• Accuracy and attention to detail: These are key skills in this profession, as a medical transcriptionist also identifies errors or inconsistencies in medical documents and reports these errors to the appropriate person for correction. 

  • Strong ethical foundation: You’re working with confidential information and sensitive medical data, so adherence to HIPAA policies and ethical confidentiality is a must.

  • Medical terminology: You will need to have a strong knowledge of common medical terms, jargon, and abbreviations to be able to dictate health care provider spoken notes into written documents. 

  • English and writing proficiency: The ability to understand the English language and properly write out notes using proper grammar, spelling, punctuation, and syntax is important. 

  • Self-motivated: Medical transcriptionists must be intrinsically motivated as they transcribe audio, which requires a lot of focus and concentration. Remote employees will need this skill even more as they work from home and may make their own hours. It’s also helpful to remember that some medical transcriptionists are paid by the word and not the hour. 

How to become a medical transcriptionist

To become a medical transcriptionist, you may need medical transcription training and experience working in a health care facility. Your employer also may ask you to complete on-the-job training as you adapt to your new work environment and get a feel for the pace of a medical office.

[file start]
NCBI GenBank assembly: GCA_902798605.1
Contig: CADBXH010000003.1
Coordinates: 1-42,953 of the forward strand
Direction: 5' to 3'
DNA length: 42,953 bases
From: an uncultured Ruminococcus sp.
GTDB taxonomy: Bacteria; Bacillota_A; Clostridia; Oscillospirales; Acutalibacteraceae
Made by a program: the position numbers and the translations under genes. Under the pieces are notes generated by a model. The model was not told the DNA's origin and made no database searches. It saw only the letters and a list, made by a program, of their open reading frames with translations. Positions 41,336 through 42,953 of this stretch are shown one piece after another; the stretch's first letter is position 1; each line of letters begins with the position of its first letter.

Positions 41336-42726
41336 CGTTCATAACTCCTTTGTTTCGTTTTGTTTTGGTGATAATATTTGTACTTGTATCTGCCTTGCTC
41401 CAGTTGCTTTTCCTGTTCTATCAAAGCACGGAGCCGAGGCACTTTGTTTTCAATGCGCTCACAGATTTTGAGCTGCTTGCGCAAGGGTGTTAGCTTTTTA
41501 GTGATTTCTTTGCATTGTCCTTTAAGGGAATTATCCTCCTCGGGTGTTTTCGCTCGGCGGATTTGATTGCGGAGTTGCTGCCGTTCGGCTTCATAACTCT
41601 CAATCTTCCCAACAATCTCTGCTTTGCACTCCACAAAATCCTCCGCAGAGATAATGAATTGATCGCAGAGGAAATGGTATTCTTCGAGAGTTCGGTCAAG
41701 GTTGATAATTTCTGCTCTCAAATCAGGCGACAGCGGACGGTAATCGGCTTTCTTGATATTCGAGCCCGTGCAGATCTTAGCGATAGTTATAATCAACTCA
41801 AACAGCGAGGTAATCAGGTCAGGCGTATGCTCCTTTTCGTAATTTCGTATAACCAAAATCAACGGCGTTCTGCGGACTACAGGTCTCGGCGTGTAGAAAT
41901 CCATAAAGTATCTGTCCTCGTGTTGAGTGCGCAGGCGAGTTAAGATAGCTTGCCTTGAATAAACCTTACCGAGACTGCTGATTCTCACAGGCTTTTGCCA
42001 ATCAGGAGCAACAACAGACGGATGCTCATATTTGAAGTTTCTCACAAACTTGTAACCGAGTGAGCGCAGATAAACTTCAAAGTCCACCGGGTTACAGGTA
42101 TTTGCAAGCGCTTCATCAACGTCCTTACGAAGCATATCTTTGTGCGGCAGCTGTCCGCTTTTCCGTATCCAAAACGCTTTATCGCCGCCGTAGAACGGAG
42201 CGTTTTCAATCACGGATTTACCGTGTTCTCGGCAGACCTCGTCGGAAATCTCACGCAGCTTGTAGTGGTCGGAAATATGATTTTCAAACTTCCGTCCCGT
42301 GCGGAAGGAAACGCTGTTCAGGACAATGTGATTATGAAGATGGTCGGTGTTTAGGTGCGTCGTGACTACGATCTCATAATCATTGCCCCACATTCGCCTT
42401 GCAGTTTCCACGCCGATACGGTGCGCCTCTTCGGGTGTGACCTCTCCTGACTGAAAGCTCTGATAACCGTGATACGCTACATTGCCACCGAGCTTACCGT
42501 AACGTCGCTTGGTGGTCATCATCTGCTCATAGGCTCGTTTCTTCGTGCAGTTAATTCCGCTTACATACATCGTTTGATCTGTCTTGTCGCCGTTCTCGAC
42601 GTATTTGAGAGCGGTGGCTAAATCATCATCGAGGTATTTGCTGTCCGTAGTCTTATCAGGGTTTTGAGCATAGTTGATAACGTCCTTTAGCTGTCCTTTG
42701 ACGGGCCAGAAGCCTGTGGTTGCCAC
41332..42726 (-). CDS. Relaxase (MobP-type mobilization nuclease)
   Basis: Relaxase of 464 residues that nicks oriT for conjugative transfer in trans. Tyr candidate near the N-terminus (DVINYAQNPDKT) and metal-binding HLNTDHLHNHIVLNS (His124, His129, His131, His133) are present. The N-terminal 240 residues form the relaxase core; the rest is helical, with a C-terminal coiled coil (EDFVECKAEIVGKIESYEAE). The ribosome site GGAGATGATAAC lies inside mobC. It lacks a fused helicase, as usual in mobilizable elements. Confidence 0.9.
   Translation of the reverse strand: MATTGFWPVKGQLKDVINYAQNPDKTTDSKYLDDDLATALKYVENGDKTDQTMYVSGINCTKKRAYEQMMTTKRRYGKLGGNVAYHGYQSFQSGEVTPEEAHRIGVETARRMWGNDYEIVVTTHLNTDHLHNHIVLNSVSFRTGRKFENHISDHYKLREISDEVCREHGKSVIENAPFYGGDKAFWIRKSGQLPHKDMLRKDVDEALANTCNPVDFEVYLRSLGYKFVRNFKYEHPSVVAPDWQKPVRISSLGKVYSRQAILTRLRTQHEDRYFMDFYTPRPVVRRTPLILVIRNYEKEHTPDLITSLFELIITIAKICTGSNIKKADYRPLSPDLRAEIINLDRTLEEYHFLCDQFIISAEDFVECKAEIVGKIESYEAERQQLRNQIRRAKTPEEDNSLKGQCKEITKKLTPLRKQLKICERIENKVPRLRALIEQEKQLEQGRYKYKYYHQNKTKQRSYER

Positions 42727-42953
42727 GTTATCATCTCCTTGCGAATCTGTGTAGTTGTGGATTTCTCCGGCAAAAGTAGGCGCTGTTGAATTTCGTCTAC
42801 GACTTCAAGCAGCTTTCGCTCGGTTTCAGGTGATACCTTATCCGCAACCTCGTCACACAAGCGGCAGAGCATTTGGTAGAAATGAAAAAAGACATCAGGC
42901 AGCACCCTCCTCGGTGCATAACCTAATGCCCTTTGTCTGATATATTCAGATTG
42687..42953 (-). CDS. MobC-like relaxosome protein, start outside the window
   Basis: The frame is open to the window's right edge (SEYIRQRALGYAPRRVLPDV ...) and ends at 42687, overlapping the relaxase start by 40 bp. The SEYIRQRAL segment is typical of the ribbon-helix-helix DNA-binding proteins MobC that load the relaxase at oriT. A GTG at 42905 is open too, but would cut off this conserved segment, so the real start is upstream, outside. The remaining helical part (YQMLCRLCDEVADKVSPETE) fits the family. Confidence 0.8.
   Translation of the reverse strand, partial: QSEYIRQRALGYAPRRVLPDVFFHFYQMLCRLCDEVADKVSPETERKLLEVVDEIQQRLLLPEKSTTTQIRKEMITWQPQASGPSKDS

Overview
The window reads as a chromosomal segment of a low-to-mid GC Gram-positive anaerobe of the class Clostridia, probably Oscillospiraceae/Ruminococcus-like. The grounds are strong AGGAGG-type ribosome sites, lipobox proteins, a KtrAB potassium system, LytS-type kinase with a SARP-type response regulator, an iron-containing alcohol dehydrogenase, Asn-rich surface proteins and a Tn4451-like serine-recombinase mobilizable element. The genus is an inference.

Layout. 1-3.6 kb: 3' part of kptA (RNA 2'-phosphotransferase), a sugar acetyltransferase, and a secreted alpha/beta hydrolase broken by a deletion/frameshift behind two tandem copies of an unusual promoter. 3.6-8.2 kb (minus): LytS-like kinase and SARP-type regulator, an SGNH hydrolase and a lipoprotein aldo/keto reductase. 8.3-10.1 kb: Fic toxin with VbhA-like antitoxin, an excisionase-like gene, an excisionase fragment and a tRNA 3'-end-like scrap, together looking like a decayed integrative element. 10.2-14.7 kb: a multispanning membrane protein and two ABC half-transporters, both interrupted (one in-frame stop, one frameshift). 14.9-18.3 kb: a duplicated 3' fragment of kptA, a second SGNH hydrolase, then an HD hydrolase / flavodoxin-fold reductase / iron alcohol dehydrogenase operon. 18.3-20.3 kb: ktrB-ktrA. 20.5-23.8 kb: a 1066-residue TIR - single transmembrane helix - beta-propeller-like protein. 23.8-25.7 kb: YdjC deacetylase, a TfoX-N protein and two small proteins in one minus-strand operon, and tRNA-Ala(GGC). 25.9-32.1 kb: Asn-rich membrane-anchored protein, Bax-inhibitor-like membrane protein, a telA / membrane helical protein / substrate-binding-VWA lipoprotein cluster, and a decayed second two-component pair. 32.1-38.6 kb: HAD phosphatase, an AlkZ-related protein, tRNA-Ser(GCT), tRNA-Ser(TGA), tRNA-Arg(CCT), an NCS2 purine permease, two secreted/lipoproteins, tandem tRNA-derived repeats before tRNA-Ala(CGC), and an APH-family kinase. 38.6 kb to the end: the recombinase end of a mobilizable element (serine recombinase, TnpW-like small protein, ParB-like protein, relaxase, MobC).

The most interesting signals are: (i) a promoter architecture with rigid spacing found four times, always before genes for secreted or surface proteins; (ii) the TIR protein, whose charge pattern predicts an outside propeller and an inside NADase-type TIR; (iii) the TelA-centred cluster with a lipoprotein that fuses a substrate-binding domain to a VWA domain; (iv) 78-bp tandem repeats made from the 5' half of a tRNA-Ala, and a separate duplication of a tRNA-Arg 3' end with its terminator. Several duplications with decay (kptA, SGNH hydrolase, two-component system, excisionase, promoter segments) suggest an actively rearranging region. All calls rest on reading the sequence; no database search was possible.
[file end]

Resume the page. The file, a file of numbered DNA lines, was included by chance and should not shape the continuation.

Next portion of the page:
1. Get a diploma or some training.

Employers typically prefer medical transcriptionists who have completed some kind of formal education, either in the form of a certificate or degree. You’ll need your high school diploma or GED at minimum for admittance into these programs.  

If you choose to enroll in a medical transcriptionist certificate program or an associate degree program designed for medical transcriptionists, you can study medical terminology, anatomy, and health documentation. Consider these key factors to compare programs:

  • Duration: An associate degree takes an average of two years to complete, while a certificate program will take between six and eighteen months to complete, depending on if you’re enrolled full or part-time. 

  • Coursework: Associate degrees will include general education classes, whereas a certificate course will only include courses for medical transcriptionists. Both will teach core skills like medical terminology, medical transcription, word processing software, and common medical office procedures and devices.

  • Cost: The average cost of a medical transcriptionist certificate program is between $2,500 and $12,000, depending on factors like location. Online programs will range between $900 and $4,000. Equipment, fees, and materials are usually not included in this cost [1]. The average cost of an associate degree from a public college is $10,950 on average per year [2]

  • Convenience: You can find online and hybrid options for both degree and certificate programs. Most vocational schools or community colleges offer convenient options like this, along with classes that may fit the schedule of a working professional. 

2. Consider a certification.